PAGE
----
Potential issues with the new NHR with approval of State Budget

Written By Manuel Poças

What will happen to the Non-Habitual Resident Special Tax Regime with the approval of the 2024 State Budget? What are the potential issues? What can be done about it?

Below we will provide you with a list made by Kore Partners that outlines the potential issues with the new special regime, and what can be done about it.

Regarding the registration procedure, access to the New Non-Habitual Resident Special Tax Regime implies registration with certain public investment entities (which have a monitoring role), and registration with tax authorities. It is yet unclear how this registration process will work out in practice with the approval of the state budget. Thus, it is important to guarantee the effectiveness of the registration process by streamlining it.

When it comes to ‘Listed Activities or Professions’ (which professions and professionals can be eligible for the new NHR?), taxpayers may be eligible under several criteria. It is unclear which entities carry out activities considered relevant for the national economy. It is also unclear which are the ‘highly qualified professions of export-related companies or entities with investment incentives’. Hence, there should be secondary legislation or guidance to clarify.

Furthermore, the introduction of the ‘Sectorial and Territorial’ scope (which sectors and territories are to be considered regarding the new legislation), under ‘Sectorial and Territorial Application’, may induce an issue of selectivity and discrimination. That may be perceived as state aid, which is known to distort competition. For this reason, it is important to consider if a notification on state aid should be made.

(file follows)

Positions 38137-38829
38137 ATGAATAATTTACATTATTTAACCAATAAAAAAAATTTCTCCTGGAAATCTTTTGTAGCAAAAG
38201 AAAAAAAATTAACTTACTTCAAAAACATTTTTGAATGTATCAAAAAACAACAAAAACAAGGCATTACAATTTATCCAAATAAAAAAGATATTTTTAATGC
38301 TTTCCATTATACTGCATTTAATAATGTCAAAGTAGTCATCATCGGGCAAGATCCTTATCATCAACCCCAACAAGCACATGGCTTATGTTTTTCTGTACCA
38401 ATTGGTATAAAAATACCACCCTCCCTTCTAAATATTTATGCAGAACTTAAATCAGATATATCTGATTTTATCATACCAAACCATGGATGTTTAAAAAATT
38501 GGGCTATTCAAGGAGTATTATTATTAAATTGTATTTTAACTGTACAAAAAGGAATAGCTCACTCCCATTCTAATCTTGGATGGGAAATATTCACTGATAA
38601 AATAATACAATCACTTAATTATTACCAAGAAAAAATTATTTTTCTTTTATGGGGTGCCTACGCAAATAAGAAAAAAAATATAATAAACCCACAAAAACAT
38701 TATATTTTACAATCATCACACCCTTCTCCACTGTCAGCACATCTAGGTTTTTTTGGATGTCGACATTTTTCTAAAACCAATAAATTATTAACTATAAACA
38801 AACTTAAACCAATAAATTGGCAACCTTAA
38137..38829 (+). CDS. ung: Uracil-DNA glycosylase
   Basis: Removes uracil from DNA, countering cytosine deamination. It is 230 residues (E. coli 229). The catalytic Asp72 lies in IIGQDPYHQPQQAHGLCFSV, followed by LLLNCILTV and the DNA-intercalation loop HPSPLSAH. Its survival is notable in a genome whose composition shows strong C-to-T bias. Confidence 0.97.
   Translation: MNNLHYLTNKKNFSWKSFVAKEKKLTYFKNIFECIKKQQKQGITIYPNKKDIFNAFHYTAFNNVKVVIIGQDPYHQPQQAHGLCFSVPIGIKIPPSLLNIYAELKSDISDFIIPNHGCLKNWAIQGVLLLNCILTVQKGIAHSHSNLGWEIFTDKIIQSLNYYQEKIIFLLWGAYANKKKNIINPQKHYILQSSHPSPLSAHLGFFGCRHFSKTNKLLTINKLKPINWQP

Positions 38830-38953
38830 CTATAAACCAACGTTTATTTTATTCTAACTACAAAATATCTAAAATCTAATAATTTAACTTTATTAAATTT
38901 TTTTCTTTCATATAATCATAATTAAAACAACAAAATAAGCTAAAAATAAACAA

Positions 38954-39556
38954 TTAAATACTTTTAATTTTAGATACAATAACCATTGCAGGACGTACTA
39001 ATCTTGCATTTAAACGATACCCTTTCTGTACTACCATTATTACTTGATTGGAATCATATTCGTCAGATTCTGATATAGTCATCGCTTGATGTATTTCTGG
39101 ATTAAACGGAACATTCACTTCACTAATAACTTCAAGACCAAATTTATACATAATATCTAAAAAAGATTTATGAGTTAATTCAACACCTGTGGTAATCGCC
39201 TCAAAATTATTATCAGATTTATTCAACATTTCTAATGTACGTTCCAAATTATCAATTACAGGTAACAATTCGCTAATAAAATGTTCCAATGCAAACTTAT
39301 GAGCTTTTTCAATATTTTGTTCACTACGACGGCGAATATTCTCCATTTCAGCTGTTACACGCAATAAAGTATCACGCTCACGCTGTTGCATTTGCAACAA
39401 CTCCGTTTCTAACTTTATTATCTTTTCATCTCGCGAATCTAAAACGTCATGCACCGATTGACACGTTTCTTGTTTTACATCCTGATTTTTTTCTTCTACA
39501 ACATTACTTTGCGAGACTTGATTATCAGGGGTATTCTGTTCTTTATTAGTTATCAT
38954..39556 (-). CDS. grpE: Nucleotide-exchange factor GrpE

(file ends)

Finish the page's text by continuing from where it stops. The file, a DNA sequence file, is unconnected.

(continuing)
Concerning the ‘Foreign Income Exemption’, the new NHR widens the scope of foreign income that is admitted. Capital gains on foreign assets are now included. This may create a legal conflict with existing double tax treaties. This happens if the non-habitual resident is considered a resident for double tax treaty purposes, according to the criteria of the latter.

Finally, when it comes to ‘Tainted Income’ (which basically means ‘bad income’), the new NHR entails a 35% tax rate applicable to certain income that derives from jurisdictions that are blacklisted. It is not clear yet, but the intention is that, even if the jurisdiction is blacklisted, only certain income is considered to be tainted and, for that reason, will be taxed. Hence, it is important to clarify which income is tainted, and how it does not affect the application of the regime.

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